The IMF said that most advanced economies were already in or near recession, with a recovery due only in late 2009 - "the anticipated recovery will be exceptionally gradual by past standards" it added.
As a result, the IMF lowered its growth forecasts substantially, predicting that worldwide growth would be 3.9% this year and 3% in 2009 - 0.2 points and 0.9 points lower than it predicted in July. Italy and the UK would experience negative growth over 2009, it said.
The return to more liquid markets would be slowed by continuing counterparty risk, and "additional credit losses are likely" even if government interventions in the financial markets succeed, the fund said. It warned that, historically, financial crises that started in the banking sector had more severe economic consequences than those that started on the stock markets or the currency markets.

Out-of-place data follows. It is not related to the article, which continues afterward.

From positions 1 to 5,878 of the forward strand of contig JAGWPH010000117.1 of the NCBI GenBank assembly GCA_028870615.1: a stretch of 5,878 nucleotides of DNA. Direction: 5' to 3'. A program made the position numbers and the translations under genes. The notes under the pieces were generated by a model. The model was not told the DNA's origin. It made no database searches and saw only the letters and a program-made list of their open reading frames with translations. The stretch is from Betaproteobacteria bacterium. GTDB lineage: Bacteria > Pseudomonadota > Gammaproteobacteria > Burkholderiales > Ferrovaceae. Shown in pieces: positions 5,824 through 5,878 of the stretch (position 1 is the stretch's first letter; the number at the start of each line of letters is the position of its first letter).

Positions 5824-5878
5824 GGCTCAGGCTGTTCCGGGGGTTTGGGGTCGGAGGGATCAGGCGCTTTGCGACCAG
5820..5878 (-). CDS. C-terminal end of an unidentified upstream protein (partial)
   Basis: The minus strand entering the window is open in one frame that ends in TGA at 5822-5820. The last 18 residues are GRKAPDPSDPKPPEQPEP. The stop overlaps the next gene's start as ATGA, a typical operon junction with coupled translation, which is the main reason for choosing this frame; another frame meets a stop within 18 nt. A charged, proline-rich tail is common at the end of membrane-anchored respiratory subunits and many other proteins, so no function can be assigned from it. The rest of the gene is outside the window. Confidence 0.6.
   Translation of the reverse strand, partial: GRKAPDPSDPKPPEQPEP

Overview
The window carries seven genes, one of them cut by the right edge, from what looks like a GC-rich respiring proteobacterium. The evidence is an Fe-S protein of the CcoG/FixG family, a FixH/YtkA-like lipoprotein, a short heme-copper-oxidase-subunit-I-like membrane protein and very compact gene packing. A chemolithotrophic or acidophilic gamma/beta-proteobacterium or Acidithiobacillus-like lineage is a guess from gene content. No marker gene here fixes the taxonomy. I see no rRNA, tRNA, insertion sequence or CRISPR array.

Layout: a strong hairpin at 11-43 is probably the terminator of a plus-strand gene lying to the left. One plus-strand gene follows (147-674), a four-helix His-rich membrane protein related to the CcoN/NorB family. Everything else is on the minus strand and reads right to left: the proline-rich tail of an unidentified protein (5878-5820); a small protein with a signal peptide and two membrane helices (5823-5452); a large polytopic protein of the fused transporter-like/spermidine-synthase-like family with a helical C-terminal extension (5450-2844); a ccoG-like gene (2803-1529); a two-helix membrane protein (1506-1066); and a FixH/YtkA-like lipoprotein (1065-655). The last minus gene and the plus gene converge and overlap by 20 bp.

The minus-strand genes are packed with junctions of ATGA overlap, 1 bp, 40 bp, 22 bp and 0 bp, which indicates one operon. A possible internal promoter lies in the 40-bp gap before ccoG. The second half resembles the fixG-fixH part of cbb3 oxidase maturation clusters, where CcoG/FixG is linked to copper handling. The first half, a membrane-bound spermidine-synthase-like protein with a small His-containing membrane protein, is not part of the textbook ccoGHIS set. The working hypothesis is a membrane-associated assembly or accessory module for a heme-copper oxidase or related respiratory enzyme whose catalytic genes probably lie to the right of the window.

"A central objective is to ensure more effective and resilient risk management by individual institutions, including by setting more robust regulatory capital requirements and insisting on stronger liquidity management practices and improved disclosure of on- and off-balance-sheet risk. Another important task is to strengthen crisis resolution frameworks", the fund concluded, adding that more international regulation was also vital.See also: IMF estimates crisis losses at $1.4 trillion
G30: regulation struggling to keep pace with modern finance
Derivatives are not to blame
Keep what you sow
The week on Risk.net, December 2–8, 2017Receive this by email